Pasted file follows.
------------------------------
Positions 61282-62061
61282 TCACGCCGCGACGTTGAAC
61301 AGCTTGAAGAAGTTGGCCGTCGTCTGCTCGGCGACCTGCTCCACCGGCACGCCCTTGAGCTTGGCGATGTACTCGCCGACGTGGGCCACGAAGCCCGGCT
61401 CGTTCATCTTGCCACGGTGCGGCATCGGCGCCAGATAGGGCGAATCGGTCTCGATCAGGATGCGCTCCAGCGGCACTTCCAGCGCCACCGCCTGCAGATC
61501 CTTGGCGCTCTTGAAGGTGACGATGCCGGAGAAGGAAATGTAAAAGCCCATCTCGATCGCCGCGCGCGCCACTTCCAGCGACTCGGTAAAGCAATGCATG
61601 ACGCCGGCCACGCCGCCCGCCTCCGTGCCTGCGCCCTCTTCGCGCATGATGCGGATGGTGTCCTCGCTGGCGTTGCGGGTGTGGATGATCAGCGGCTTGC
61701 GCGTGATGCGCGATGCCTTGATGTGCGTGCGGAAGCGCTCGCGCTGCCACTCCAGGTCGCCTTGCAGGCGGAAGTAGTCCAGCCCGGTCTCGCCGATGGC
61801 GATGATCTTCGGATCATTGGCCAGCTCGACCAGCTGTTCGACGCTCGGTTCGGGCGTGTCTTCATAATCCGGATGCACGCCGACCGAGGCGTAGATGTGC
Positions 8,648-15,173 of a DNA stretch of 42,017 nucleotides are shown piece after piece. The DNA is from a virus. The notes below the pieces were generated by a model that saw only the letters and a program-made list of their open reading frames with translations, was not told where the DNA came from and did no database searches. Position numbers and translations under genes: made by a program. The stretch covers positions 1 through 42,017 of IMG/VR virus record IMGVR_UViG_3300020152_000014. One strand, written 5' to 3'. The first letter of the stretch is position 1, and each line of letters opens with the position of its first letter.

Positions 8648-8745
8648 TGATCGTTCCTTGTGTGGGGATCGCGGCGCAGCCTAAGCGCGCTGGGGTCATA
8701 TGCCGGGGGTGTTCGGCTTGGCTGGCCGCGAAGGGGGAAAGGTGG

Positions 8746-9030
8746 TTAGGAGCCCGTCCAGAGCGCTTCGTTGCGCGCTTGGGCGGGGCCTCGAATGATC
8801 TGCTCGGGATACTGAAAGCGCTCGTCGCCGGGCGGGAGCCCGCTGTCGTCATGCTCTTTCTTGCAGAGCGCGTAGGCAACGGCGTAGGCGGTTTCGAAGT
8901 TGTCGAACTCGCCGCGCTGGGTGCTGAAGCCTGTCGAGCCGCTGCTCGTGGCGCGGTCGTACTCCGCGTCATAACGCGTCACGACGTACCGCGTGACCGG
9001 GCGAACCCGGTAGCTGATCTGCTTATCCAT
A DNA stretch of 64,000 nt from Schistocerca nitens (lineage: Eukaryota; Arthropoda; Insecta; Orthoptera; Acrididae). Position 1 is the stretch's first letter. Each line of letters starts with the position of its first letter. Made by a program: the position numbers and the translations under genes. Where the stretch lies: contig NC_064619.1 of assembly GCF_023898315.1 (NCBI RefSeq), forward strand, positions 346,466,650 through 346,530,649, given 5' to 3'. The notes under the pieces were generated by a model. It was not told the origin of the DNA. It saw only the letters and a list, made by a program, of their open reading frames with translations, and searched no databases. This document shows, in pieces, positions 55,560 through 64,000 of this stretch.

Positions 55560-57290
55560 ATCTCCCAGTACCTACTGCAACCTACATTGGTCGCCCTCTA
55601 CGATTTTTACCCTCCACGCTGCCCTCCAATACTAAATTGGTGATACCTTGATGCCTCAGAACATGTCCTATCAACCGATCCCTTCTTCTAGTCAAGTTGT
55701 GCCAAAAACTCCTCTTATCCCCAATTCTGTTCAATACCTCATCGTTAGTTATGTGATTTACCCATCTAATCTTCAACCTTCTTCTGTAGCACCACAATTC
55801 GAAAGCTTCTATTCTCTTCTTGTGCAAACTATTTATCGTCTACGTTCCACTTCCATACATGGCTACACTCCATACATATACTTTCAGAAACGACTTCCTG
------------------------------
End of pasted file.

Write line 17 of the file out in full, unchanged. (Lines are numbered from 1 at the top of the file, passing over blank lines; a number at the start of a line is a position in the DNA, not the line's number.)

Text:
9001 GCGAACCCGGTAGCTGATCTGCTTATCCAT